If we get an error about a corrupt texture, and we see an avatar not rezzing and remaining a cloud, we obviously know that the viewer can't render some corrupt texture, and the avatar should wear a different outfit rebake, and possibly even clean his cache to resolve it. No need to check if MySQL is running for that kind of errors.

Either if it involves removing an offending script, setting a permission, fixing a crash, or other issues, think first, act later. You will very quickly find why the terminology from class 1 is extremely important when you help others. They might say simulator when they mean region, or mistake a UUID for an IP address. Now we have seen in the installation class, that a lot of failures have very little to do with the software. It has proven itself to be pretty reliable. So if you experience "sudden crashes" on a setup that was running happily before, you can be sure something changed. And this change, (unless you made it) is not made by OSgrid. Your IP address changed, a port is suddenly in use by another process, your access rule in the router was modified, or is now pointing towards a different LAN IP, your wife plugged the cable into a different port on your PC after vacuuming, your mysql server didn't boot properly, you deleted some ini file, your shortcut is pointing towards a previous installation, your security suite got some funky update and thinks OpenSim is malware software now, i can think of 100 reasons for things to fail. At your end. I always smile at the "Nothing changed an all stopped working", "stupid software, I didn't change anything and it stopped". Nobody blames you in person. It's this thing called life, happening to you. But you can bet something changed. Your computer is a machine. A tool. It does what it's configured to. If you nail a painting to a wall, and hit your thumb real hard with the hammer, instead of the nail; do you blame the hammer ? Anyhow. Something happened, it doesn't crash "magically", there is a cause.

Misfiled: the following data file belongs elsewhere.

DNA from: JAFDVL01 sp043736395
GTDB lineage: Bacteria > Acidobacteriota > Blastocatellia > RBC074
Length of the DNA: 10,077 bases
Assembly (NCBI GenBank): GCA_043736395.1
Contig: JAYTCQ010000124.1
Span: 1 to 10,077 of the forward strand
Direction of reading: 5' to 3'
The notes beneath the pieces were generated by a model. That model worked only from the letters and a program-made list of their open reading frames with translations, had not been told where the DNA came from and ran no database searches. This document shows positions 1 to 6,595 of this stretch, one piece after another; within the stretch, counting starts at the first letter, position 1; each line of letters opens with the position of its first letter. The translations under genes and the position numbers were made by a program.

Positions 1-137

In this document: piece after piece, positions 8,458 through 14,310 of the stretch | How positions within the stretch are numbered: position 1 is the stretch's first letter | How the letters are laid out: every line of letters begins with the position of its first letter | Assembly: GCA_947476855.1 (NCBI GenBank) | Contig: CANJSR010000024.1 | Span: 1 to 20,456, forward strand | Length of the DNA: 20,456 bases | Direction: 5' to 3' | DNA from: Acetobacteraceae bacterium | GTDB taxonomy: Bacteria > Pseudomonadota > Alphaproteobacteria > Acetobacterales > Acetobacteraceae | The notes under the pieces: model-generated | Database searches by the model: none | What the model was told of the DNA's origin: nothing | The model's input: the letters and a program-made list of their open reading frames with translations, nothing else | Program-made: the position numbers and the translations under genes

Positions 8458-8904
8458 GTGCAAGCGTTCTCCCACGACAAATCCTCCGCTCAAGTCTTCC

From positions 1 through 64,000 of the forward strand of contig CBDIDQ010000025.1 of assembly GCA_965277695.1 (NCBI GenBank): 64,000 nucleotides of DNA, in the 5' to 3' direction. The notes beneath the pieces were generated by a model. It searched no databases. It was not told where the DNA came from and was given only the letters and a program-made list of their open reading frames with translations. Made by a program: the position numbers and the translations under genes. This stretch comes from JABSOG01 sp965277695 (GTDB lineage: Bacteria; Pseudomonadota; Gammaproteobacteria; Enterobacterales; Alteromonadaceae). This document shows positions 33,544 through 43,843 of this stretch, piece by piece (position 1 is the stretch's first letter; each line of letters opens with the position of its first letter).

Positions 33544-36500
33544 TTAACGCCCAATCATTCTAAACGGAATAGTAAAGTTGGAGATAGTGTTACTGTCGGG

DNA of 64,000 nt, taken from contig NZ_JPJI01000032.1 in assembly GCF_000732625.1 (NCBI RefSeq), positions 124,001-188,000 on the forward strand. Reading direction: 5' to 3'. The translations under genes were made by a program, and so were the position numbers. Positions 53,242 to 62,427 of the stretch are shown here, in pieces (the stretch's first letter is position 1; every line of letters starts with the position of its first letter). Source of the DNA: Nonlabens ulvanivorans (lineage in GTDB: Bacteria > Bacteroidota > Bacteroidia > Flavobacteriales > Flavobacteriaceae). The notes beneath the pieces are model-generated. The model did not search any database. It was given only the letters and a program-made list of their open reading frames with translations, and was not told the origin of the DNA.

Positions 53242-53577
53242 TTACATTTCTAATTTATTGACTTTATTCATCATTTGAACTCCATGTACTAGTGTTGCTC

A lot of the installation troubleshooting is written in the 2nd & 3rd courses. The majority of the issues that occur are due to unexpected network changes. ( Ip's and portforwarding failing). This is mostly due to the fact many users don't use static IP addressing, and forward ports to dynamic IP's that change. Easily fixable in Regions.ini, OpenSim.ini and your router, if you have an understanding how DHCP works, and are aware that it can hand you a different address. And that this can happen after a reboot of the router (also happens at power outages), but also simply when the lease time expires. Next to that you need to be able to comprehend the error OpenSim provides you with. With that you try to fix the issue.